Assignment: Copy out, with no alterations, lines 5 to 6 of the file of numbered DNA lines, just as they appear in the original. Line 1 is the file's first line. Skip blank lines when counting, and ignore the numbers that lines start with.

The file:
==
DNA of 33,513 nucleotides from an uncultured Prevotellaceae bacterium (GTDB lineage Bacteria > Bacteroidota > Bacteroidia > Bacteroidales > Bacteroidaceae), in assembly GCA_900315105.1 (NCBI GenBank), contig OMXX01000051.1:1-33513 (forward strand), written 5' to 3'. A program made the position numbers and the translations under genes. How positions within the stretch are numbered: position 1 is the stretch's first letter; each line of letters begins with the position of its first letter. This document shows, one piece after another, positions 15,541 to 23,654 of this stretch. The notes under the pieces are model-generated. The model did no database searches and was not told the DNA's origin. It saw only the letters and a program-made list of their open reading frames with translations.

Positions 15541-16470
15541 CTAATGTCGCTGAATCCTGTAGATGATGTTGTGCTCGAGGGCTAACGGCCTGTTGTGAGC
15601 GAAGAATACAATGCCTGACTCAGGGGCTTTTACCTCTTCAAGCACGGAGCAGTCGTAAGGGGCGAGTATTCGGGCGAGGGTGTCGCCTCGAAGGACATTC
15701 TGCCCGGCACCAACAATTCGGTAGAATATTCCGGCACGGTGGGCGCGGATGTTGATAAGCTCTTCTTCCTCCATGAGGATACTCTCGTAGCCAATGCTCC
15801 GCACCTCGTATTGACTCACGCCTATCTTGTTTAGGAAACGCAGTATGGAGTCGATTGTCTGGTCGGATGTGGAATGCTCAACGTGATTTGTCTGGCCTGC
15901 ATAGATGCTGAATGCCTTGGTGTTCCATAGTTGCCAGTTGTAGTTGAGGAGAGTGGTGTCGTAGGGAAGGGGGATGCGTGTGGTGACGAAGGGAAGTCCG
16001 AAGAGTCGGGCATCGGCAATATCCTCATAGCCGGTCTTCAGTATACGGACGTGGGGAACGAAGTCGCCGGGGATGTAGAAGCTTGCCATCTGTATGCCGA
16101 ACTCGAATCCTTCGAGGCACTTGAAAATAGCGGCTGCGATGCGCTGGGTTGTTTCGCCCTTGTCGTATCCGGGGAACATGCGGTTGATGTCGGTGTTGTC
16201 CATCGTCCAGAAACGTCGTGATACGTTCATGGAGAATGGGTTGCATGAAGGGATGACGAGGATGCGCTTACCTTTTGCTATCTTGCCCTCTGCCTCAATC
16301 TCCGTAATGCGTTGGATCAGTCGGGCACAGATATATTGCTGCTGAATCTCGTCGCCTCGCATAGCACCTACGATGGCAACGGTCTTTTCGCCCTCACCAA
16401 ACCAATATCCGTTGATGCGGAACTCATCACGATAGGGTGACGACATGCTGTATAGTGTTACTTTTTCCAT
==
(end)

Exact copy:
15701 TGCCCGGCACCAACAATTCGGTAGAATATTCCGGCACGGTGGGCGCGGATGTTGATAAGCTCTTCTTCCTCCATGAGGATACTCTCGTAGCCAATGCTCC
15801 GCACCTCGTATTGACTCACGCCTATCTTGTTTAGGAAACGCAGTATGGAGTCGATTGTCTGGTCGGATGTGGAATGCTCAACGTGATTTGTCTGGCCTGC